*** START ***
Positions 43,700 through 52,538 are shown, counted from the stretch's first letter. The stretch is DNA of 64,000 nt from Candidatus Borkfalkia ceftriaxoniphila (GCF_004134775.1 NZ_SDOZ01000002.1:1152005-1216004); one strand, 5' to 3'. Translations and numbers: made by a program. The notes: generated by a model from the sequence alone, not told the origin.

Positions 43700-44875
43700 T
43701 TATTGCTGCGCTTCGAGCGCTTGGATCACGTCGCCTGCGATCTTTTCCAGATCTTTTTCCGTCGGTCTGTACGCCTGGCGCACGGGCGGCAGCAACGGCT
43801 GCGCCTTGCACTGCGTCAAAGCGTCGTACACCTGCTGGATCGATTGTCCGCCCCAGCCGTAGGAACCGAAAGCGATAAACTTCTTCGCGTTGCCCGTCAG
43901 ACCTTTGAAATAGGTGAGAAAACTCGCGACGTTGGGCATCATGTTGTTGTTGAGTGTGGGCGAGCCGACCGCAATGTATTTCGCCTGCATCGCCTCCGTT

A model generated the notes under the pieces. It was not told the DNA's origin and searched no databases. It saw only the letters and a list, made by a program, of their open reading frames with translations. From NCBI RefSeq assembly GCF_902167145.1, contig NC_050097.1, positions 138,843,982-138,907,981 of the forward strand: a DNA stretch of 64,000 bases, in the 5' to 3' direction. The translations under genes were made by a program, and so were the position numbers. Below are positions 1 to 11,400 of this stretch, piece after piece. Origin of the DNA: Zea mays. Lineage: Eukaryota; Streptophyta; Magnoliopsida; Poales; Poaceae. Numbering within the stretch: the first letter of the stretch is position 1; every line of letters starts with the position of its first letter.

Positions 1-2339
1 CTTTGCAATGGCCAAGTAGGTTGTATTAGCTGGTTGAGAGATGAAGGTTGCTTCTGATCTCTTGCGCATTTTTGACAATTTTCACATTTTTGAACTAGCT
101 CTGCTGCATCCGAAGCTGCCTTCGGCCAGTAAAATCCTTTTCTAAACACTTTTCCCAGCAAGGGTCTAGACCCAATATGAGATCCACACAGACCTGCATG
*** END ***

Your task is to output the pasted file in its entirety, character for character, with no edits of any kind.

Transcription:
Positions 43,700 through 52,538 are shown, counted from the stretch's first letter. The stretch is DNA of 64,000 nt from Candidatus Borkfalkia ceftriaxoniphila (GCF_004134775.1 NZ_SDOZ01000002.1:1152005-1216004); one strand, 5' to 3'. Translations and numbers: made by a program. The notes: generated by a model from the sequence alone, not told the origin.

Positions 43700-44875
43700 T
43701 TATTGCTGCGCTTCGAGCGCTTGGATCACGTCGCCTGCGATCTTTTCCAGATCTTTTTCCGTCGGTCTGTACGCCTGGCGCACGGGCGGCAGCAACGGCT
43801 GCGCCTTGCACTGCGTCAAAGCGTCGTACACCTGCTGGATCGATTGTCCGCCCCAGCCGTAGGAACCGAAAGCGATAAACTTCTTCGCGTTGCCCGTCAG
43901 ACCTTTGAAATAGGTGAGAAAACTCGCGACGTTGGGCATCATGTTGTTGTTGAGTGTGGGCGAGCCGACCGCAATGTATTTCGCCTGCATCGCCTCCGTT

A model generated the notes under the pieces. It was not told the DNA's origin and searched no databases. It saw only the letters and a list, made by a program, of their open reading frames with translations. From NCBI RefSeq assembly GCF_902167145.1, contig NC_050097.1, positions 138,843,982-138,907,981 of the forward strand: a DNA stretch of 64,000 bases, in the 5' to 3' direction. The translations under genes were made by a program, and so were the position numbers. Below are positions 1 to 11,400 of this stretch, piece after piece. Origin of the DNA: Zea mays. Lineage: Eukaryota; Streptophyta; Magnoliopsida; Poales; Poaceae. Numbering within the stretch: the first letter of the stretch is position 1; every line of letters starts with the position of its first letter.

Positions 1-2339
1 CTTTGCAATGGCCAAGTAGGTTGTATTAGCTGGTTGAGAGATGAAGGTTGCTTCTGATCTCTTGCGCATTTTTGACAATTTTCACATTTTTGAACTAGCT
101 CTGCTGCATCCGAAGCTGCCTTCGGCCAGTAAAATCCTTTTCTAAACACTTTTCCCAGCAAGGGTCTAGACCCAATATGAGATCCACACAGACCTGCATG